The goals of treating dogs with diabetes insipidus are to find and address the underlying cause of the condition and to correct the excessive water intake and urine output.
If the dog has central diabetes insipidus (CDI) and is not producing or secreting sufficient antidiuretic hormone (ADH), exogenous ADH can be administered either orally in tablet form, or into the corner of the eye (conjunctival sac) in liquid drop form. The actual synthetic drug is called desmopressin acetate, or DDAVP. Dogs with nephrogenic diabetes insipidus (NDI) or psychogenic polydipsia will not respond to this treatment, because the cause of their condition is not abnormally low circulating levels of ADH. Certain diuretic drugs can be administered orally to increase sodium and water reabsorption by the kidneys and decrease urine output. A low sodium diet can be extremely beneficial as well. All of these treatment options should be discussed thoroughly with the dog’s veterinarian.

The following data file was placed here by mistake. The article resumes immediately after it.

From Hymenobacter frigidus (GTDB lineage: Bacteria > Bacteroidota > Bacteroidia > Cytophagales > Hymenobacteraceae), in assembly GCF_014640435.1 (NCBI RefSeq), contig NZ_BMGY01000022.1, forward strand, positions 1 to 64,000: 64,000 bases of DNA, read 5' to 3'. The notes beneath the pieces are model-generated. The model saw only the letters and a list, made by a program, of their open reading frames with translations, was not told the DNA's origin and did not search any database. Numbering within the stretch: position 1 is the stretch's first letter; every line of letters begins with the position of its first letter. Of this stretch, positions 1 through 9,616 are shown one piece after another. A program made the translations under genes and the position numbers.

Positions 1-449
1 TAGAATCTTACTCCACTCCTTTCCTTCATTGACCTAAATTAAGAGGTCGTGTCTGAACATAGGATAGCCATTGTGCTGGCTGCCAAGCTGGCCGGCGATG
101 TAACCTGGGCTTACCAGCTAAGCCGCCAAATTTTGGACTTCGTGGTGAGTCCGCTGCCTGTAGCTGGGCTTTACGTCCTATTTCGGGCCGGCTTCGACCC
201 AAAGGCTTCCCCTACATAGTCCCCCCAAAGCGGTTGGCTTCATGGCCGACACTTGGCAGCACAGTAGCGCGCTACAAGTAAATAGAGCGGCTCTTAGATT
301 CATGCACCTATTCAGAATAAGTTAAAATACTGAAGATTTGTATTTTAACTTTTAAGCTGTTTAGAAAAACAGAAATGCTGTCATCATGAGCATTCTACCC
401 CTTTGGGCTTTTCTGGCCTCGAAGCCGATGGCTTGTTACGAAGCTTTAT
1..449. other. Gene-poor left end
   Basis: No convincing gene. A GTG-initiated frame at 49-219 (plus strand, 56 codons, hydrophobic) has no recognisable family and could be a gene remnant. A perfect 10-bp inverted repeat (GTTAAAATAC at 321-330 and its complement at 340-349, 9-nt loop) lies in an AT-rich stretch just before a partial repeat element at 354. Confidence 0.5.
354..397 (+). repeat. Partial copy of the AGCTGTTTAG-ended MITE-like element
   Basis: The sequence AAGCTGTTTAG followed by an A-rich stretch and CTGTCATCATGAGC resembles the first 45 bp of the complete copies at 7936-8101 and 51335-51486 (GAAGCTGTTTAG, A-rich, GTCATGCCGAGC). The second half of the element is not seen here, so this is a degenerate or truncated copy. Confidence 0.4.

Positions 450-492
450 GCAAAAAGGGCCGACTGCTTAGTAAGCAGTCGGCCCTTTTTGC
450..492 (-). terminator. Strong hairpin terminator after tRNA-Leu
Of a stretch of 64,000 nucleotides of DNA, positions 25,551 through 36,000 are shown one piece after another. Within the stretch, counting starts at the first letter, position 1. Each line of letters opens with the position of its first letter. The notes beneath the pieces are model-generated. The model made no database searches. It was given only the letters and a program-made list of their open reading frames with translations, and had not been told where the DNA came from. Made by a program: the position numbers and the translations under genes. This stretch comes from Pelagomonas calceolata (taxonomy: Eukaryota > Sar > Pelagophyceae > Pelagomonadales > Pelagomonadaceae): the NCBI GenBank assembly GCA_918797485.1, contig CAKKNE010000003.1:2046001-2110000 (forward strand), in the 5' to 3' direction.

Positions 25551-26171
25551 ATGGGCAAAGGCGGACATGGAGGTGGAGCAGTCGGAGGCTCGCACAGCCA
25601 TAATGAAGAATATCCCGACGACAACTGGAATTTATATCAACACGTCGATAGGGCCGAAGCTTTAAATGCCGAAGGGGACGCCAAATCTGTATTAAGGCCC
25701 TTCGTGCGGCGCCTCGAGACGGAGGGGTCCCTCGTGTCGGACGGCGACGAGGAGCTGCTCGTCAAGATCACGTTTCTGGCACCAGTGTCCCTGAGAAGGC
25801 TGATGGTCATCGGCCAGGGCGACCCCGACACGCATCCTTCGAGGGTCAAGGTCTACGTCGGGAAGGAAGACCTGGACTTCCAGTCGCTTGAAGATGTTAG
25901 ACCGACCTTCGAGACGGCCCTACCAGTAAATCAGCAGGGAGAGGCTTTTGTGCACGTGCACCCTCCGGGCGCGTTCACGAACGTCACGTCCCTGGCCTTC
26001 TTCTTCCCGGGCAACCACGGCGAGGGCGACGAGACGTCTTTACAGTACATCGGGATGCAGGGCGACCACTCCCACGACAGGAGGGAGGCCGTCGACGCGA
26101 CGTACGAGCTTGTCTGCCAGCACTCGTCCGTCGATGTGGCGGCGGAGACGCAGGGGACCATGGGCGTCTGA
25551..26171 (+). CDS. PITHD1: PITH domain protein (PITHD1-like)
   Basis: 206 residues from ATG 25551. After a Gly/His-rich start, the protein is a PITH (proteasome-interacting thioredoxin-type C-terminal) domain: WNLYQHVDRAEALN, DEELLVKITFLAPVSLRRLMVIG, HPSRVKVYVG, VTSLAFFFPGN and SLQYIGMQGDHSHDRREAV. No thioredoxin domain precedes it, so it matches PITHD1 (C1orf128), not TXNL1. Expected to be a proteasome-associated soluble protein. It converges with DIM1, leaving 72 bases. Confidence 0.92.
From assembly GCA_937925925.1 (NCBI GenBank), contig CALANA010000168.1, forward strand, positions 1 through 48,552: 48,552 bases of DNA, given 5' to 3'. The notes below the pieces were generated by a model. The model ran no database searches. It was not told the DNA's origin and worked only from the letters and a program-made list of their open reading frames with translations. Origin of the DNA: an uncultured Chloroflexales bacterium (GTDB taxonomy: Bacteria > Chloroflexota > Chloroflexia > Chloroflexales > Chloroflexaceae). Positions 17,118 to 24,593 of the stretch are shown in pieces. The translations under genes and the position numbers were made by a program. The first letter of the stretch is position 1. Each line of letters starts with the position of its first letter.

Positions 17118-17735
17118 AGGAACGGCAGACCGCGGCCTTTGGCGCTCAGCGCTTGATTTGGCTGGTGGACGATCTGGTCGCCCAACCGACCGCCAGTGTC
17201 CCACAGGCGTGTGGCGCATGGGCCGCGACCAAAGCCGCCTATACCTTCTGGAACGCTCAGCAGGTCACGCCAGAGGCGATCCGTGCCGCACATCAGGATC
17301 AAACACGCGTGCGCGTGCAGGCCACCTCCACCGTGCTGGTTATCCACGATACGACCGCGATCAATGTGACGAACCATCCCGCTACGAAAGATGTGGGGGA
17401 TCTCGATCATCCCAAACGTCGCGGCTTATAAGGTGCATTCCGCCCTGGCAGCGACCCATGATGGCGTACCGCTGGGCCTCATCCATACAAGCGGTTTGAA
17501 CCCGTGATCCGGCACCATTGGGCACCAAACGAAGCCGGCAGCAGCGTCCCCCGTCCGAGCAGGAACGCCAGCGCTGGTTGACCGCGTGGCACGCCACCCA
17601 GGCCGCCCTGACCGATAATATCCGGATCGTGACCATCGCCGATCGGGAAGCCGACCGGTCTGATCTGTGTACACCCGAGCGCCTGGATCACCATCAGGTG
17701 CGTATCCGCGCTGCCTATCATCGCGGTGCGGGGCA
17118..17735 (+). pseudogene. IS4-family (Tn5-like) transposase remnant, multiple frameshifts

If the dog’s elevated thirst, increased water intake and increased urine output are well tolerated by and not overly disruptive to the dog’s owner, it may not be necessary to treat the condition. Any dog with diabetes insipidus must have free access to fresh water at all times, with the exception that it may be wise to restrict access to water for a very short period of time after DDAVP is administered, to help prevent cellular overhydration.
Dogs that have either congenital or idiopathic diabetes insipidus, and many with central diabetes insipidus, typically respond quite well to oral treatment with DDAVP and go on to live full, normal lives. Dogs with central diabetes insipidus caused by pituitary tumors have a more guarded prognosis. Dogs with nephrogenic diabetes insipidus also have a guarded prognosis, because their polyuria (excessive urine output) and polydipsia (excessive water intake) can be difficult to manage.